Book Review: The Song of the Stork, by Stephan Collishaw #Legend100

Publisher:  Legend Press

Publication date:  1st March 2017


the-song-of-the-stork-coverDistinctive, memorable and poignant. How such a slim volume can pack this much emotional punch, I have no idea. Its vivid, life-shattering horrors seized a little more of my heart with every passing chapter. 

During these uncertain times the contours of people’s bodies changed in tandem with the landscape; the deep ridges ploughed by German tanks mirror rib cages covered by streamers of shapeless rags, as persecuted human beings are reduced to scarecrows shivering in the fields they may have once owned. 

Through exceptional and sensitive narration the unbearable grief of what is to come will stir your soul. The Song of the Stork will drag you into the thicket to crouch alongside Yael, a mere fifteen year old, alone and stricken by hunger and fear as war tightened its steely grip. And yet, even when all other doors have been firmly closed to her she found the courage to prospect for one that may be open.

Under circumstances less gruelling than these it would be difficult to conjure optimism, but to convey the infinite joy of finding shelter in a chicken coop is the work of a truly gifted author. The initial reception Yael received from the owner of the coop is neither welcoming, nor hostile. Aleksei simply shows her a pamphlet as a stark warning for those breaking the law by helping the Jewish community. This non-verbal communication is his first tentative step of acknowledging her presence.

Yael has heard the rumours of this young man, of course she has. People mocked him for never uttering a word anyone, saying he was crazy and should be left alone. Witnessing the thoughtful and perceptive progression of how he adapted to the disturbance of his guest’s unexpected arrival was a pure triumph.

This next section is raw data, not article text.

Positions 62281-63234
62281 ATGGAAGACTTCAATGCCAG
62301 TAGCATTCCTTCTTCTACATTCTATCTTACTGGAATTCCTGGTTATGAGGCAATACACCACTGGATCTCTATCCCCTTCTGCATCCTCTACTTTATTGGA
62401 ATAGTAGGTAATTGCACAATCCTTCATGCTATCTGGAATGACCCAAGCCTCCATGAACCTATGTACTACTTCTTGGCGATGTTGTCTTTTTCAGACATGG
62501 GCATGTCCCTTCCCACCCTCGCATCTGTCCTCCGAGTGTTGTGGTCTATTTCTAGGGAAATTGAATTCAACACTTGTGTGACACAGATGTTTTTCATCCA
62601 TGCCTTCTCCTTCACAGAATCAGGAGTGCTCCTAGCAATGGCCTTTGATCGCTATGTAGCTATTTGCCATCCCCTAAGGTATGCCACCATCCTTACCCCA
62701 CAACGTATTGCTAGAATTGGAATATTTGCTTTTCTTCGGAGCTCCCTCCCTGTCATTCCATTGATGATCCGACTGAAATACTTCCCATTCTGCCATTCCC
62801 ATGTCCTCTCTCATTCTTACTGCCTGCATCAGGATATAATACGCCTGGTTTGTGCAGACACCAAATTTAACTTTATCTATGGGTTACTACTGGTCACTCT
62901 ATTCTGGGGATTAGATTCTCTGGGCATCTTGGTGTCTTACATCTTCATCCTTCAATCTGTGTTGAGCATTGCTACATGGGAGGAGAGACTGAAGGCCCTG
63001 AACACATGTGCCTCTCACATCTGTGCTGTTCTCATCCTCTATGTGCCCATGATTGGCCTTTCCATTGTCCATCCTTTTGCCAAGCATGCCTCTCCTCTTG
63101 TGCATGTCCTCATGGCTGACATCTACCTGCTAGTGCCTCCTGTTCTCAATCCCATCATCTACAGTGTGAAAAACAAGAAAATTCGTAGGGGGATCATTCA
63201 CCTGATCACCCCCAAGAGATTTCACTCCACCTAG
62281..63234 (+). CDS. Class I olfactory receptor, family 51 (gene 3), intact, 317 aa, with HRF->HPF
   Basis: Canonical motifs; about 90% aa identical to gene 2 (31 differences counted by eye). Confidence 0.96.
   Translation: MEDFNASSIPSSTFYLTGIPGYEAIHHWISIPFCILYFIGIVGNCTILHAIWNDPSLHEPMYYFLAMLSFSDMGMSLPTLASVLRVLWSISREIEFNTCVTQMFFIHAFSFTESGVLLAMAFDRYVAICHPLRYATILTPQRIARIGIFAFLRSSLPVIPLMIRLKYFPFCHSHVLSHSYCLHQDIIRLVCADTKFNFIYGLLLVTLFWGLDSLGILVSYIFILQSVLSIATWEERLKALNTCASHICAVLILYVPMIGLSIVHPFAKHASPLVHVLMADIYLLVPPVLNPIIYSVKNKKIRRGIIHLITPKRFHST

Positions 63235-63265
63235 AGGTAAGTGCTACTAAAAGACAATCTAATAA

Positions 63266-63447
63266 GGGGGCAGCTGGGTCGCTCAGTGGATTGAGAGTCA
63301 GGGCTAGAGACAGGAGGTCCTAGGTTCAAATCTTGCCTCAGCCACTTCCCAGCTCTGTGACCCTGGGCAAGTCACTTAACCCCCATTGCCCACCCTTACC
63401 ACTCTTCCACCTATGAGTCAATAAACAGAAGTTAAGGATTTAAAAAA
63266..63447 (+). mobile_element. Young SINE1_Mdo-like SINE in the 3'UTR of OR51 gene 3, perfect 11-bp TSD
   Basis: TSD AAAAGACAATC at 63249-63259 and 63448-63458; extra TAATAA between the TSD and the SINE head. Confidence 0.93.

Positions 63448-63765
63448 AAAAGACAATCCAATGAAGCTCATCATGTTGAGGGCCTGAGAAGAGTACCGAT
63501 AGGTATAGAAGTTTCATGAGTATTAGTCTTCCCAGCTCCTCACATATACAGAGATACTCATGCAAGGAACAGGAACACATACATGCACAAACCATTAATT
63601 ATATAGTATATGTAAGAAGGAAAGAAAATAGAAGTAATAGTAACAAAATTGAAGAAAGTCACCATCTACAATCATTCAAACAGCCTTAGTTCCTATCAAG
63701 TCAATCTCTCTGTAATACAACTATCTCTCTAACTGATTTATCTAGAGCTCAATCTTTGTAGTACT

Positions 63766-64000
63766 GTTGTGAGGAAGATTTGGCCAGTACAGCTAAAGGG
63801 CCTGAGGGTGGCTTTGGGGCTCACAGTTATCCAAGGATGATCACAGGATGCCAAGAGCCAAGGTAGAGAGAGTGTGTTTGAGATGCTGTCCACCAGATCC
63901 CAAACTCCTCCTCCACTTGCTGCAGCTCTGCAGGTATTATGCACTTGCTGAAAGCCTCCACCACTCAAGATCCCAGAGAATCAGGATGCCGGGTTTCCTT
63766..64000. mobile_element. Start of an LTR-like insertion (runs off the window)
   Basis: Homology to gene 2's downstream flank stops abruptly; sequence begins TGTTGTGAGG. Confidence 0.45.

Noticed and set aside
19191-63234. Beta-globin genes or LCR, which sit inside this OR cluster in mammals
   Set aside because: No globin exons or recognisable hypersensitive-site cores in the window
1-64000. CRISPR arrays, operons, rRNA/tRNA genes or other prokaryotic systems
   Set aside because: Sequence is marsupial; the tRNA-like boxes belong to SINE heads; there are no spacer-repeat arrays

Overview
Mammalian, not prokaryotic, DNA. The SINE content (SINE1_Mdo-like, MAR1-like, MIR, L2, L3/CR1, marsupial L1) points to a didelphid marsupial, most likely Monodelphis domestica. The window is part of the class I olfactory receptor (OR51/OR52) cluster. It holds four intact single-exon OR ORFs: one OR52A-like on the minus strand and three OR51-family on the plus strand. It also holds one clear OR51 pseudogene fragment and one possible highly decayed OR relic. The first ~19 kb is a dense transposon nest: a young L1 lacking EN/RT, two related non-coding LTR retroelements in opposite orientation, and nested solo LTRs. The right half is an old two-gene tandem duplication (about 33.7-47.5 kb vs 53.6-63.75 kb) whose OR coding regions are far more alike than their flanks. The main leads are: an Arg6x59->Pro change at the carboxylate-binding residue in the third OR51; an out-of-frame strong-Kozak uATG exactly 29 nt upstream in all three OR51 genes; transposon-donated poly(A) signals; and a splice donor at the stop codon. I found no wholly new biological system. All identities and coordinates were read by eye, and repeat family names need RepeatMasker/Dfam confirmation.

In a ravaged world where tomorrow may never arrive, you would be forgiven for mistaking the modest luxuries of having a floor to sleep on, or having a shallow bath of warm water to relieve your itching skin, for security or even love. As an agreeable routine lays down its roots, it is quickly followed by the first shoots of fondness which miraculously flourishes into something profoundly beautiful. But this humble, isolated life is not free from danger as unforgiving enemies continually threaten to force their way in.

The Song of the Stork captures the very essence of survivors longing for the wind to change and bring whispers of hope with it. Until then they embrace the conviction to not only salvage what remains of life but to live it, however challenging that may prove to be. An extraordinary read. Truly extraordinary. 

Rating:  5/5        

(My thanks to Legend Press for providing a copy of this title. It is my absolute pleasure to provide this unbiased review.)

Legend 100 Club


(Courtesy of Amazon UK)

‘An elegantly crafted, beautifully written novel about love, survival and hope against all the odds’ William Ryan

‘Tightly written and suspenseful… a darkly compassionate fable of human endurance in absolute extremity’ Stevie Davies

‘…a dark jewel that holds up for examination the proximity of terror and savagery to innocence and love’ Guy Kennaway

‘Stephan Collishaw takes your hand and leads you into a world of tragic beauty, inspiring strength and delicate kindness in the midst of horror’ Aistė Diržiūtė

Fifteen-year-old Yael is on the run. The Jewish girl seeks shelter from the Germans on the farm of the village outcast. Aleksei is mute and solitary, but as the brutal winter advances, he reluctantly takes her in and a delicate relationship develops.

As her feelings towards Aleksei change, the war intrudes and Yael is forced to join a Jewish partisan group fighting in the woods.

Torn apart and fighting for her life, The Song of the Stork is Yael’s story of love, hope and survival. It is the story of one woman finding a voice as the voices around her are extinguished.



(Courtesy of publisher’s website)

Stephan Collishaw was brought up on a Nottingham council estate and failed all of his O’levels. His first novel The Last Girl (2003) was chosen by the Independent on Sunday as one of its Novels of the Year. In 2004 Stephan was selected as one of the British Council’s 20 best young British novelists. His brother is the renowned artist, Mat Collishaw. After a 10-year writing hiatus, The Song of the Stork is Stephan’s highly anticipated third novel. Stephan now works as a teacher in Nottingham, having also lived and worked abroad in Lithuania and Mallorca, where his son Lukas was born.